People talk 8/19/03
Lowe to campaign for Schwarzenegger
BURBANK, Calif. -- Actor and longtime Democrat Rob Lowe says he's volunteering for Arnold Schwarzenegger's gubernatorial campaign because he believes the action-film star has injected new energy into California politics.
Schwarzenegger is "motivating and energizing people in this state that haven't been interested in politics in many, many years," Lowe said in a taped interview with the syndicated TV entertainment show "Extra," that aired Monday.
Despite their party differences, Lowe said he wanted to help the Republican candidate unseat Gov. Gray Davis in the Oct. 7 recall election because Schwarze-negger will "put the people above partisan politics."
Lowe, who will organize celebrity support for the campaign, said Schwarze-negger is a natural leader.
"I know that when I'm on a set, I want to know who the director is. I don't want to have to guess," the 39-year-old said. "That's what Arnold will bring to this state. He's a leader."
Gibb homes, copyrights left to wife in last will
MIAMI -- The will of Bee Gees member Maurice Gibb leaves his widow more than $2 million, their six homes and all ownership in copyrights and musical compositions.
Gibb's last will and testament, drawn up 12 years ago and filed in Miami-Dade County court, also establishes trust funds for his children -- Adam, 27, and Samantha, 22, of Miami Beach.
"We're in the process of administering the will," Rose La Femina, the local attorney representing Yvonne Gibb, told The Miami Herald for Monday's editions. She declined to discuss specifics.
The couple, married for nearly 30 years, owned two homes in England, two in Miami Beach, one in Spain and one in the Bahamas. Most are now up for sale.
Gibb, a longtime Miami Beach resident, died Jan. 12 at 53 after emergency surgery for a blocked intestine.
Jockey still in hospital after being trampled
ARLINGTON HEIGHTS, Ill. -- Hall of Fame jockey Gary Stevens remained hospitalized in fair and stable condition Monday, two days after he was thrown to the turf and nearly trampled in the Arlington Million.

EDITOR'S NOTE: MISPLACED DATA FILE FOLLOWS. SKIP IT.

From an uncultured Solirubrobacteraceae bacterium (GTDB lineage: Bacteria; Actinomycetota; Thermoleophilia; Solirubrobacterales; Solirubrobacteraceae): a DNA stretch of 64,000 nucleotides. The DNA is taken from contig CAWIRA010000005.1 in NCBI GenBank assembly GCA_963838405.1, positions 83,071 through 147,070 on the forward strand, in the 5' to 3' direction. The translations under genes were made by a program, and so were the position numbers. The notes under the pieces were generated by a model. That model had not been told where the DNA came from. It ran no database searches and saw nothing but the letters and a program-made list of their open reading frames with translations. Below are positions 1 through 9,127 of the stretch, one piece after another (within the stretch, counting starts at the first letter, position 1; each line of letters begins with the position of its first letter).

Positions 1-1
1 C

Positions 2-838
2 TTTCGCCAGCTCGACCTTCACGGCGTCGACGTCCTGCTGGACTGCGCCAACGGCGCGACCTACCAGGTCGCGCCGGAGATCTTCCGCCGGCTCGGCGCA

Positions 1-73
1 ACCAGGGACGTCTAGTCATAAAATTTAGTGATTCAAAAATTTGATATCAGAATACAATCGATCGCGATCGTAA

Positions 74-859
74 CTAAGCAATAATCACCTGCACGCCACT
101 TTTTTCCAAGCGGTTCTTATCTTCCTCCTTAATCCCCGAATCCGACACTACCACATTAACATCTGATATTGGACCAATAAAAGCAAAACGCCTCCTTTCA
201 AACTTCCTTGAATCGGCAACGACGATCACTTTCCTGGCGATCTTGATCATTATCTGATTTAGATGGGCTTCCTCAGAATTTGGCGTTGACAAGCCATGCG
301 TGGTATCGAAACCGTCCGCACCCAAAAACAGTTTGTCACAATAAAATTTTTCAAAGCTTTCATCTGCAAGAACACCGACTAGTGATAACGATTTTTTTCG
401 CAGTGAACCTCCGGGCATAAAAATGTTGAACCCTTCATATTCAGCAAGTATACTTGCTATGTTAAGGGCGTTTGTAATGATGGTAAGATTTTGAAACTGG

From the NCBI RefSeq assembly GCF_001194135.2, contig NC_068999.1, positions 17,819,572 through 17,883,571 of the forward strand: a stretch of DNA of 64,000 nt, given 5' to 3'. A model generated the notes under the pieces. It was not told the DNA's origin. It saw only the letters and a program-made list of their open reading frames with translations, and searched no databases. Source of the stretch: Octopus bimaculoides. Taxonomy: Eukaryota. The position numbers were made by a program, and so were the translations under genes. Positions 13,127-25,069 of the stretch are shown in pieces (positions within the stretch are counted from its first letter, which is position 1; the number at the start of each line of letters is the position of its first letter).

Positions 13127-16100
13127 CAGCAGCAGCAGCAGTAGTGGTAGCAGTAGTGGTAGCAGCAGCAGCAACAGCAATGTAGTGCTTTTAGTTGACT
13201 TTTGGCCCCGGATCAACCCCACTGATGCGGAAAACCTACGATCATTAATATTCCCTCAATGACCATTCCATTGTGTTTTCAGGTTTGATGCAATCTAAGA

There was no word when Stevens might leave the hospital, Northwest Community Hospital spokesman Bob Niersbach said Monday.
Stevens, who has a supporting role in the horse racing movie "Seabiscuit," fell off Storming Home a few strides past the finish line in Saturday's race. After he remained motionless for five minutes, Stevens, whose left shoulder was stepped on, sat up and moved his legs before he was carried off the track on a stretcher and taken to the hospital.
Jethro takes Reno to abandoned Wal-Mart
CARSON CITY, Nev. -- Nearly four years after his dreams for a Jethro's Beverly Hillbillies casino fizzled in Reno, actor Max Baer Jr. is planning a $54 million resort in a former Wal-Mart store a half-hour's drive away in Nevada's capital city.
"It's a very different concept from anybody that's doing anything else," Baer said Friday in describing the 240-room hotel-casino venture that will key on the popular "Beverly Hillbillies" TV series in which he starred as the doltish Jethro Bodine.
Among the highlights: a 200-foot-tall, flame-belching oil derrick, a "Granny's shotgun wedding chapel," Uncle Jed's gift shop, Jethro's buffet and "Elly May's buns bakery." Baer also envisions a nine-screen movie theater and a dancehall-show lounge.
Caan returning to Sin City in new series
LOS ANGELES -- James Caan returns to his roots when he revisits Sin City.
Caan was a regular visitor to Las Vegas in his early 20s when, as he put it, "it was smart to gamble because I had nothing." Caan returns in the upcoming NBC drama "Las Vegas," in which he plays the head of a surveillance team that oversees security in the city's casinos.
The 63-year-old actor spent his single years in Las Vegas hanging out with Frank Sinatra and the Rat Pack in the '60s and '70s.
"Everything was more personalized in those days. Everything was on a first-name basis. There is no such thing as a comp anymore. It's gotten really kind of corporate and cold."
Eventually, Caan stopped going to Vegas after he married. It's only in recent years that he's gone there with his sons, ages 4 and 7.
"A warm place in my heart and an empty pocket," he said of the old days. "I used to go in a $30,000 car and come home in an $800 bus."
Late-night host O'Brien recalls unfunny early years
LOS ANGELES -- Comedian Conan O'Brien can laugh now -- but his early years as a late night TV host were far from funny.
Audiences and critics were unimpressed when the red-haired rookie replaced David Letterman in NBC's "Late Night" slot 10 years ago. The network wasn't sure about their choice, either, and O'Brien recalled NBC initially suggested week-to-week renewals.
"I thought the reviews were fair when they went after me as a performer and a late-night host because I just didn't have the confidence and the chops yet, but I thought that they were unfair when they attacked the comedy because I always thought the comedy was good," he said recently.
"We were put in a very difficult position," he said. "Going through that gauntlet, going through the thousand-mile-long spanking machine that we went through helped us earn the right to be there. I honestly wouldn't change anything. It worked out. I'm lucky to be here."
NBC will air his 10th anniversary special in primetime on Sept. 14.
-- From wire reports
In 1994, Letterman was a guest on O'Brien's show after moving to CBS and O'Brien has been indebted ever since.
"It was a great thing because I think it got people to come back and look at the show again who thought, 'Well, that thing's dead, he's an idiot,' and walked away," he said. "They came back and maybe said, 'OK, I still don't love him but maybe, and Dave seems to like him.' It may have helped keep me on the air."